- The Washington Times - Monday, September 11, 2017

Attorney General Jeff Sessions and Director of National Intelligence Dan Coats wrote to leaders of Congress Monday urging them to permanently reauthorize a law that allows for the surveillance of digital communications of foreigners located outside the U.S.

Section 702 of the Foreign Intelligence Surveillance Act, which gives federal agencies their snooping powers, is set to expire at the end of the year without reauthorization from Congress.

Mr. Sessions and Mr. Coats said the only changes they’d like to see to the law before reauthorization is the removal of a provision that allows the law to sunset - a key clause that has allowed lawmakers to regularly revisit the government’s authority.

In a letter sent to House Speaker Paul Ryan, Senate Majority Leader Mitch McConnell and minority leaders Rep. Nancy Pelosi and Sen. Charles E. Schumer, they said reauthorization of the “critical authority” of Section 702 is the “top legislative priority” of the Department of Justice and the Intelligence Community.

Mr. Sessions and Mr. Coats said the authority “allows the Intelligence Community under a robust regime of oversight by all three branches of Government, to collect vital information about international terrorists, cyber actors, individuals and entities engaged in the proliferation of weapons of mass destruction and other important foreign intelligence targets located outside the United States.”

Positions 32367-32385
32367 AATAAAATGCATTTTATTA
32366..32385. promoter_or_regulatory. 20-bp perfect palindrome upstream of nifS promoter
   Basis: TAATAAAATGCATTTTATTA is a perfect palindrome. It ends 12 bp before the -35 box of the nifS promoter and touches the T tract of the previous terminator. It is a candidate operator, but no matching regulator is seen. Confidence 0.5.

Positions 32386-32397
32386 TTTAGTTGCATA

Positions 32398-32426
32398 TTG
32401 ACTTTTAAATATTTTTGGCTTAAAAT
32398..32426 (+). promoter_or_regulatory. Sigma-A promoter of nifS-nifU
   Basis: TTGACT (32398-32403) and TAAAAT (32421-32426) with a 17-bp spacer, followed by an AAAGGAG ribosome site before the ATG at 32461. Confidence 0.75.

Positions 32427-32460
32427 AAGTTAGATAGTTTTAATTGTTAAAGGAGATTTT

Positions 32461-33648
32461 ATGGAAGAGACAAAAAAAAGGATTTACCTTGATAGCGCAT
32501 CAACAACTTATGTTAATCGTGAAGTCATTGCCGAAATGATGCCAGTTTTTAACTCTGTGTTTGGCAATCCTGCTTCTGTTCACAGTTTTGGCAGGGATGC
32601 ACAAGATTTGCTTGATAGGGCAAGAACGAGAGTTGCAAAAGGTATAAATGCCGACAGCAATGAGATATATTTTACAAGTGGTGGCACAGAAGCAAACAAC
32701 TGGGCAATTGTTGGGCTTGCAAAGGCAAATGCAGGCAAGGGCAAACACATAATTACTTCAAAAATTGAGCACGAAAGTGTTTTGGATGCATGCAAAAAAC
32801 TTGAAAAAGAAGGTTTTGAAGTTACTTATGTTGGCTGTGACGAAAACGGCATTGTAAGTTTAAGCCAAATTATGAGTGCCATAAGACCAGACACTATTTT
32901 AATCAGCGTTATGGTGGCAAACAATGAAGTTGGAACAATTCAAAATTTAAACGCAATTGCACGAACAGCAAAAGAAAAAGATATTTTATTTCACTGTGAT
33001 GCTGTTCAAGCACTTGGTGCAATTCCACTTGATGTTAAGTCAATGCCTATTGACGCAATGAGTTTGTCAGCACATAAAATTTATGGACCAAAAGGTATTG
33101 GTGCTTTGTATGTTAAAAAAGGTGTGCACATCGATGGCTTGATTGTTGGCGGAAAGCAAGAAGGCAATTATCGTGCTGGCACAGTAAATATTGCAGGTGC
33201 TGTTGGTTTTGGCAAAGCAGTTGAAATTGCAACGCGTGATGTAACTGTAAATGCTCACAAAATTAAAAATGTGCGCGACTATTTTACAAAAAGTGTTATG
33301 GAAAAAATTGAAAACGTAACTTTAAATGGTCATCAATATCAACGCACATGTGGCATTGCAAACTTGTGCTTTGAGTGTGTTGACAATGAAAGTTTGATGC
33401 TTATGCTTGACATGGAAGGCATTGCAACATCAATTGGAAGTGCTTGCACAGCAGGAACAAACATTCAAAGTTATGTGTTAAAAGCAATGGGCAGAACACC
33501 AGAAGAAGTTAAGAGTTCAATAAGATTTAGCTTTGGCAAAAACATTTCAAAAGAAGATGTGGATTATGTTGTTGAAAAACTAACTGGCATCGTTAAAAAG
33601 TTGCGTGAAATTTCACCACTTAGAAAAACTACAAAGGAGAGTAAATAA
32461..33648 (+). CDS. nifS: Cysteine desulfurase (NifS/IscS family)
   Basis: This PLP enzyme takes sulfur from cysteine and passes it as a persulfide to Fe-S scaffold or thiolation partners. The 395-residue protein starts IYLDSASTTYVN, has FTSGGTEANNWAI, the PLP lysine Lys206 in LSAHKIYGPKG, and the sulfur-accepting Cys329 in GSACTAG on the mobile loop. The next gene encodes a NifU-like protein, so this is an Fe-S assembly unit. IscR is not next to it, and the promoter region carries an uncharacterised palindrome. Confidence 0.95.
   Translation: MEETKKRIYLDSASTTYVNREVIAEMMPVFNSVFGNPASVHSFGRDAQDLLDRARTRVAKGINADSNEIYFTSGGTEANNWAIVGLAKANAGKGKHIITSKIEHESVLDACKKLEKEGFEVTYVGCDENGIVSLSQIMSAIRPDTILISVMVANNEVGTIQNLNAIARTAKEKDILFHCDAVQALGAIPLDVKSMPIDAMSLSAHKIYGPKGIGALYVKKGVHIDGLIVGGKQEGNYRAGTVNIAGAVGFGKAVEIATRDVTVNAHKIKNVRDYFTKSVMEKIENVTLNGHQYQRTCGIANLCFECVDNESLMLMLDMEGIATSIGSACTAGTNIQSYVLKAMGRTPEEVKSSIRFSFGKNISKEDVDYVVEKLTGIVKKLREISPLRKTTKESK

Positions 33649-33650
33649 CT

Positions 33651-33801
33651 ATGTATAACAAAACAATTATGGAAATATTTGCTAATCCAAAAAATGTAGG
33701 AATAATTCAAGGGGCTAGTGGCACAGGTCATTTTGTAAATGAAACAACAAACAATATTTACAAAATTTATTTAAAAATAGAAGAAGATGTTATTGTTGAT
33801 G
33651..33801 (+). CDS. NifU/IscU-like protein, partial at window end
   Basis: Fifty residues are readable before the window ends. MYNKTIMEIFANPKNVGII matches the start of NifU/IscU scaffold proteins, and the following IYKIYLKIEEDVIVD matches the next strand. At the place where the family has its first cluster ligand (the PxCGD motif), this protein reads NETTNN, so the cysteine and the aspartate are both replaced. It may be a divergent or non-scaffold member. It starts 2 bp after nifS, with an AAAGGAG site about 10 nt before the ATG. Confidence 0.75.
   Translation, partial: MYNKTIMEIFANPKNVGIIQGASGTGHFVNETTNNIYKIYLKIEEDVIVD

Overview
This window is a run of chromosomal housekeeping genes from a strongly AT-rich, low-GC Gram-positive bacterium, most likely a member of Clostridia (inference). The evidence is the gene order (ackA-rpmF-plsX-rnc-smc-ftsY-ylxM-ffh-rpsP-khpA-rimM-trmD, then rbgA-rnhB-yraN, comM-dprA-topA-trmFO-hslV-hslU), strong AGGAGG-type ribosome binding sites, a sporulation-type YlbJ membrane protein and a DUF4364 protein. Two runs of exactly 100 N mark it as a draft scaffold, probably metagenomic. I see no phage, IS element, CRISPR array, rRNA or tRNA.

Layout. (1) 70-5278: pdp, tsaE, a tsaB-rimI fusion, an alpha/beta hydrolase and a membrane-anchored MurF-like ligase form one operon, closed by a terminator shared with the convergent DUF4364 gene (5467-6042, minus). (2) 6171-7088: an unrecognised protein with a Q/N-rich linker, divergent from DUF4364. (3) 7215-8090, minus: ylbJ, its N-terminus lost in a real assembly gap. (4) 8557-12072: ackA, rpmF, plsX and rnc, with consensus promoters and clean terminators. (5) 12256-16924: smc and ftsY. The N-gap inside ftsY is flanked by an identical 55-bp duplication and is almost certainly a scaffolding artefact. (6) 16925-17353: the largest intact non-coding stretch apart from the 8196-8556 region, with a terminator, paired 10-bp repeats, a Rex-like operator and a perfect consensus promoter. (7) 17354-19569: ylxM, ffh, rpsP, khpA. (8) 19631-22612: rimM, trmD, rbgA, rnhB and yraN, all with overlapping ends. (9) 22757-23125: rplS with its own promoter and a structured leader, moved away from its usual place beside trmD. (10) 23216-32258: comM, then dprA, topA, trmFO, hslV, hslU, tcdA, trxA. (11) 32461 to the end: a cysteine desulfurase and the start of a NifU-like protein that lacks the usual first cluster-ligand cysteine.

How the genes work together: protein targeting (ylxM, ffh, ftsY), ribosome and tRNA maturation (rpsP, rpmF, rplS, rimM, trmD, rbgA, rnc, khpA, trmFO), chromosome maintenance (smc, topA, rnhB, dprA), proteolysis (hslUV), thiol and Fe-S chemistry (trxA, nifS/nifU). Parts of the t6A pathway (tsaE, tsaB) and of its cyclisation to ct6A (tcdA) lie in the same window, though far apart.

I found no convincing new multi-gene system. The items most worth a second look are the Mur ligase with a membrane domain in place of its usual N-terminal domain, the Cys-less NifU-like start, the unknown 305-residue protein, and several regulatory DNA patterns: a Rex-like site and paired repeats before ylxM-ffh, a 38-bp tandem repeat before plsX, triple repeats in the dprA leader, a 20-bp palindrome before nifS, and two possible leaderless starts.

FISA laws have factored in several ongoing probes into Russia’s interference in the presidential election because President Trump has claimed the Obama administration officials illegally abused the laws to spy on him and his staff during the presidential campaign and transition — then leaked what they learned to the press.

Section 702 allows authorities to collect and review emails and other communications of foreigners who are located outside the United States, but Americans communications can be swept up in surveillance as well if they are communicating with a target of an investigation.

But privacy and civil liberties advocates have argued for reforms to further protect American’s since the existence of some of the National Security Agency’s spying programs were revealed through leaks by former NSA contractor Edward Snowden.

Mr. Sessions and Mr. Coats said their agencies conduct “extensive oversight reviews” of Section 702 activities.

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